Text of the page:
When you see your child tug or rub on their ear and then wince with pain, you dread what it could mean – an ear infection.
An ear infection happens when part of the ear (inner, middle or outer) becomes inflamed with infection. Most ear infections happen in the middle ear.
Five out of six children have an ear infection by the time they are three years old. If your child suffers from recurring middle ear infections, ear tubes may help provide relief.
Ear tubes are plastic cylinders and look like tiny hollow spools. They can help with ear infections in several ways:
Your child’s ear, nose and throat (ENT) specialist may consider ear tubes if your child has had fluid behind the eardrum in both ears for more than three months and has hearing loss, or if your child has chronic ear infections.
Normally, the Eustachian tube carries fluid from your middle ear to your throat. If your Eustachian tube becomes swollen, fluid can get trapped in your middle ear. Bacteria and viruses can then begin to grow in that fluid and cause an ear infection.
Placing a tube in your child’s eardrum reroutes the fluid; instead of sending it to the Eustachian tube, it can travel to the ear canal and out of the ear. The tube allows air to get to the middle ear, preventing an infection from forming at all.
Your child’s ENT doctor can insert ear tubes in an outpatient surgery setting. The procedure only takes about 15 minutes. Your child will be under general anesthesia (asleep) but should be able to go home within one or two hours of surgery.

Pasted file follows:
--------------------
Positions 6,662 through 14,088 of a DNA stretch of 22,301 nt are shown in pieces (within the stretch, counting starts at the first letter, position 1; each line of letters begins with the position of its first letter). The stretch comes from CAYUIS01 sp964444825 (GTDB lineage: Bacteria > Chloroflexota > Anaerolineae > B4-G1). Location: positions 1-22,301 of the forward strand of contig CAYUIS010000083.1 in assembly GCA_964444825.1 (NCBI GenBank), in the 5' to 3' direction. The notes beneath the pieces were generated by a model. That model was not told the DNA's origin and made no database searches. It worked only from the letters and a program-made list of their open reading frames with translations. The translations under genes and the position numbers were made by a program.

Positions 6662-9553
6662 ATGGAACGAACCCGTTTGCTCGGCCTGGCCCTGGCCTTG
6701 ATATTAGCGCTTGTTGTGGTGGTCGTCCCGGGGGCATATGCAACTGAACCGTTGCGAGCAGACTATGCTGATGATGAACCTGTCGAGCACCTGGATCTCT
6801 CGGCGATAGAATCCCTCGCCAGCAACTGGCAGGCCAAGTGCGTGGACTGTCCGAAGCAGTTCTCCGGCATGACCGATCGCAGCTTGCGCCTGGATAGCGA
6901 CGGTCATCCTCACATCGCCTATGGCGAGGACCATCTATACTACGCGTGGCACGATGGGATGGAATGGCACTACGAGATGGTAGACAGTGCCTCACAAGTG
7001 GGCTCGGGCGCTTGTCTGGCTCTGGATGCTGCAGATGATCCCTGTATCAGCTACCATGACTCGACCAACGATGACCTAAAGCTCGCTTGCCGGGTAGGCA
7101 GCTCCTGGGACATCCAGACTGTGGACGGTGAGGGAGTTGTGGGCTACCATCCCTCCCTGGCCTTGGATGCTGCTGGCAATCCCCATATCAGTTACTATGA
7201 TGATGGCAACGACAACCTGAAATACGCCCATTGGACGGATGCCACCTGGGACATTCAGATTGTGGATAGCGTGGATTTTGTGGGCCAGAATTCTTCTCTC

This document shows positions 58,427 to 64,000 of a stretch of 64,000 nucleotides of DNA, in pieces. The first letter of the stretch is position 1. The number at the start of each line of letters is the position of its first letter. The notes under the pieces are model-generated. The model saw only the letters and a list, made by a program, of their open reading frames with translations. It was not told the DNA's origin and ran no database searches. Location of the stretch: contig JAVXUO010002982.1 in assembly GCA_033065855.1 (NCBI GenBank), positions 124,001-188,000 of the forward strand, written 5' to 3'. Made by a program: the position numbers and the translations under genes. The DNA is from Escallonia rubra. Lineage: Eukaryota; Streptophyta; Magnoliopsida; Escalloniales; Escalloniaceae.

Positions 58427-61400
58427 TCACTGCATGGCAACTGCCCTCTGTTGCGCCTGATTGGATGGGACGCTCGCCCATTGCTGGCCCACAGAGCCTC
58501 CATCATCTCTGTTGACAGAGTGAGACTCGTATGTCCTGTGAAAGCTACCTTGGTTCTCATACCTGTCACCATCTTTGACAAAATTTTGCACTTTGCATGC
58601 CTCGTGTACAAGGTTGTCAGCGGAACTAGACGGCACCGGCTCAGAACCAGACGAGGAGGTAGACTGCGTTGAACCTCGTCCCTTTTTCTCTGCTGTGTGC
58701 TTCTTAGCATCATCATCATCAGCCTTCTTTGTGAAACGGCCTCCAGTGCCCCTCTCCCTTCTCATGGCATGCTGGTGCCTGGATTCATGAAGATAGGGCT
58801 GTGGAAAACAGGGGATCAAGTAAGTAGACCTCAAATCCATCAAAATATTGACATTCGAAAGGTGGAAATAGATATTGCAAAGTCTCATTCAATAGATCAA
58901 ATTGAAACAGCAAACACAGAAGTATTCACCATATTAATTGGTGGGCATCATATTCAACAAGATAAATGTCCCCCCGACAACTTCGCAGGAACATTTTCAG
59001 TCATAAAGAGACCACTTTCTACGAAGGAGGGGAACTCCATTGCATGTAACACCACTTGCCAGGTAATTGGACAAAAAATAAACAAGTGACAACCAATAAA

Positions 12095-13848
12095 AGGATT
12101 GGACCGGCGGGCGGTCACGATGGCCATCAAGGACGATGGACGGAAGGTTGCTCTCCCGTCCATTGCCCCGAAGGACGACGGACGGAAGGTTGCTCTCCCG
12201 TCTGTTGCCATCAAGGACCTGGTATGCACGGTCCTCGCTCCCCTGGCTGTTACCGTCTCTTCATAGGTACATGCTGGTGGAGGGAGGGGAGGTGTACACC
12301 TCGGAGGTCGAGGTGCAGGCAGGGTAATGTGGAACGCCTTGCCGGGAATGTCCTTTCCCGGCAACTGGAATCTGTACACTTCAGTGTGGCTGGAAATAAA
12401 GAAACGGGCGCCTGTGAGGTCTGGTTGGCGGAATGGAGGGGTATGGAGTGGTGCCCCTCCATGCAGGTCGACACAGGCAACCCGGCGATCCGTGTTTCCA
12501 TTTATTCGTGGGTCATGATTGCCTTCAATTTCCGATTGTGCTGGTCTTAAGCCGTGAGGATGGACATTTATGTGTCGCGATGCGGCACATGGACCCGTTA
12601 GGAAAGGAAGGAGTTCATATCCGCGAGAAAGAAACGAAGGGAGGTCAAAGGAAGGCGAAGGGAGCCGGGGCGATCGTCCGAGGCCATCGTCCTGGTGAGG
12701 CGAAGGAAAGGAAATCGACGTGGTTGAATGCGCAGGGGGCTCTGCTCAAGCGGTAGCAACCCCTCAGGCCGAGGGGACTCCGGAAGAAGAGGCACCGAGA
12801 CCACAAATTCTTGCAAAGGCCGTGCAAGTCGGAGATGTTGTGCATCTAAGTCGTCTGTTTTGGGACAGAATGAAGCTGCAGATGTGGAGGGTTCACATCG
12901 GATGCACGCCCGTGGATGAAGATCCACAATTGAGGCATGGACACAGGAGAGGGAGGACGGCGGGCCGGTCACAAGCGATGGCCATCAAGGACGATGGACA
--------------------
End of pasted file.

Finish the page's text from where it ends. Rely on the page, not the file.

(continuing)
Talk to your child’s ENT doctor about specific instructions on how to prepare for surgery.
Painful pressure or hearing loss from fluid will be relieved immediately after the placement of tubes. Your child will likely be able to return to daycare or school the day after the procedure.
You’ll want to follow up with child’s ENT within two to four weeks after the procedure to make sure the tubes are functioning properly. It’s important to remember that even with ear tubes, your child may still get an occasional ear infection.
Side effects from getting tubes in your ears are fairly low risk. There is a possibility of bleeding or infection, persistent drainage, scarring or weakening of the eardrum or failure of the eardrum to close after the tube comes out.
Normally, ear tubes will stay in place for about six to nine months and then fall out on their own. Sometimes, they need to be removed surgically. If they fall out too soon, your child may need to have them put in again.
If your child is suffering from repeated ear infections, talk to their primary care doctor. They can make a treatment recommendation and provide a referral to an ENT for surgery if needed.